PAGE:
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Rocket lands near Baghdad’s Green Zone, injures child: Iraqi military

In this file photo taken on January 2, 2020 Iraqi counter-terrorism forces stand guard in front of the US embassy in the capital Baghdad. (Photo by AFP)

A rocket has struck a home near the heavily fortified Green Zone in the Iraqi capital Baghdad, which houses some of the main government offices and foreign diplomatic missions, including the US Embassy.

The Iraqi military said in a statement on Sunday that the projectile—which failed to reach its target— caused damage to a house near the high-security district, wounding a child due.

An unnamed police source which confirmed the news also said an anti-rocket system set up near the US embassy shot down the rocket before hitting the Green Zone.

No group has claimed responsibility for the attack yet.

The military statement further said Iraqi security forces have also managed to stop a Katyusha rocket from being launched at Camp Taji base, north of Baghdad, which houses the US-led coalition forces.

The statement gave no further details.

The fortified zone has been repeatedly targeted by Katyusha rockets in recent months.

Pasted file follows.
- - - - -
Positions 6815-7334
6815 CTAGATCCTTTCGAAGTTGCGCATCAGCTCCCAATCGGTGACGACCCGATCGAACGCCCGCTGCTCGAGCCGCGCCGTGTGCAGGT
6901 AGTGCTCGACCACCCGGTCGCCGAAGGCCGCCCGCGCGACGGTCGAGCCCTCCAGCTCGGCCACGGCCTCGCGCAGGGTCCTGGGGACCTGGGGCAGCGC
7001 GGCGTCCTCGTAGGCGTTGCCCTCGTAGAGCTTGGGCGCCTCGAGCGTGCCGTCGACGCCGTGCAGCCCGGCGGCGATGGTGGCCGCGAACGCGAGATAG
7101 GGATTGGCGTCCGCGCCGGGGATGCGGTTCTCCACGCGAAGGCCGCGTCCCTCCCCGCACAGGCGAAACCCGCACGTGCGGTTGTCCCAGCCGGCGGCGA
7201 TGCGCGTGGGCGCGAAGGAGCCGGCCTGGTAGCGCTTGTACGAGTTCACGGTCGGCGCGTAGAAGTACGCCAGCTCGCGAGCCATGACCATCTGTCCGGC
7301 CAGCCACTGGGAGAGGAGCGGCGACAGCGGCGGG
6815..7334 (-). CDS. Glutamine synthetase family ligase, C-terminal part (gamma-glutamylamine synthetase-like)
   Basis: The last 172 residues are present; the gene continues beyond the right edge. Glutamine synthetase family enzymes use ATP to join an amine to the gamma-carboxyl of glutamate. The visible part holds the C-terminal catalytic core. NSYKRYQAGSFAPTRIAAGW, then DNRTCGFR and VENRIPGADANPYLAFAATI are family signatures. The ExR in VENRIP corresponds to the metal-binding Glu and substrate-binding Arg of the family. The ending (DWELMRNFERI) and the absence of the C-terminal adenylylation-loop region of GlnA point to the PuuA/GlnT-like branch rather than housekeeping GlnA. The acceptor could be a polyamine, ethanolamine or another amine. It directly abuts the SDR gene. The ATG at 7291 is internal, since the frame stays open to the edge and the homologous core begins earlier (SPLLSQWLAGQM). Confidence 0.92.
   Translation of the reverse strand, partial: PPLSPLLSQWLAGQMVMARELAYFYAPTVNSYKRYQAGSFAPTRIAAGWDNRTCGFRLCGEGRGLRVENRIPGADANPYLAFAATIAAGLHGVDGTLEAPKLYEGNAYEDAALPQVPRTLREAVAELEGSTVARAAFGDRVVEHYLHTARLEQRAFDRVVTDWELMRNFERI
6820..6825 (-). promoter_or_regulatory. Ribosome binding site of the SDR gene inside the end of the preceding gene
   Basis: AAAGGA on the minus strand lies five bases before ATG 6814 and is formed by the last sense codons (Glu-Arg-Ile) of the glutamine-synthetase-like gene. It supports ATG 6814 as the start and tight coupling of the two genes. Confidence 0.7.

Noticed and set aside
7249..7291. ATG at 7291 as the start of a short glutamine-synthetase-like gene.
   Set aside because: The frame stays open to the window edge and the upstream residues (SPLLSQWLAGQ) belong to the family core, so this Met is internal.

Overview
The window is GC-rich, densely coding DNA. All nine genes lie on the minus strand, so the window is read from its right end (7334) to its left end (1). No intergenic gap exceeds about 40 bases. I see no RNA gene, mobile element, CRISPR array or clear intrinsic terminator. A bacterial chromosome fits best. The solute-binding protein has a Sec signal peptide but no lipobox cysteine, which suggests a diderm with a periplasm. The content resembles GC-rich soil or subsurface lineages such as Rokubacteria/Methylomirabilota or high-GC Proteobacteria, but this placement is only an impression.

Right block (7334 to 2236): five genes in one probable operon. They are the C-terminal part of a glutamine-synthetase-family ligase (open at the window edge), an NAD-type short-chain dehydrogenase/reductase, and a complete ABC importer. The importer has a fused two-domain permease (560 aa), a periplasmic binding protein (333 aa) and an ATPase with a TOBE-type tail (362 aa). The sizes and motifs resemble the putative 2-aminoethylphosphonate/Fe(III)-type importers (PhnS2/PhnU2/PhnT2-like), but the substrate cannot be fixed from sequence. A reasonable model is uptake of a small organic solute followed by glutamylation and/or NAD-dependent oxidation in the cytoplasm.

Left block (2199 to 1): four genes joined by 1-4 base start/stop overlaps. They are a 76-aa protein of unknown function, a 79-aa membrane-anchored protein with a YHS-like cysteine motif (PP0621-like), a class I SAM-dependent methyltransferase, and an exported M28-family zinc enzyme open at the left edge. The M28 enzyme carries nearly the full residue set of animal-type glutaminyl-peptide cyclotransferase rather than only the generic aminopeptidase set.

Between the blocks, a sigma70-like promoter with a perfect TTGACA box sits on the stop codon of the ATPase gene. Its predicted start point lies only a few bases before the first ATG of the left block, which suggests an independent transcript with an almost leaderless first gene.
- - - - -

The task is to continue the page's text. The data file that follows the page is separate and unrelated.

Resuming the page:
Washington, each time, has been quick to point the finger at popular anti-terror groups, which are now integrated into Iraq's armed forces. 

The US has time and again targeted positions of Iraq’s Popular Mobilization Units (PMU), also known as Hashd al-Sha’abi, after blaming the major anti-terror force for the rocket attacks. The popular group has strongly denied any involvement in the strikes.

Last week, Iraqi counter-terrorism forces detained the members of Kata'ib Hezbollah—a military unit operating under the PMU—for allegedly planning a rocket attack on Baghdad's Green Zone.

They were released shortly afterwards and all charges against them were dropped.

But the raid on Kata’ib headquarters has raised serious questions about Iraq's direction under the new government, as Iraqi leaders describe it as an attempt dictated by the US occupiers.

Despite Washington’s accusations, Kata'ib has never claimed responsibility for the attacks.

Anti-US sentiment has been running high in Iraq following the US January 3 assassination of top Iranian anti-terror commander, Lieutenant General Qassem Soleimani and his Iraqi trenchmate Abu Mahdi al-Muhandis, senior Hashd al-Sha’abi commander in addition to several other comrades outside the Baghdad airport.

Iraqi resistance groups have vowed to avenge the assassinations, but denied any role in such rocket attacks.

Two days after the US assassinations, the Iraqi parliament voted unanimously for a resolution that called for expulsion of all US and other foreign forces from Iraq.

Washington, however, has threatened sanctions should US troops be expelled from Iraq instead of ending the occupation of the Arab country.

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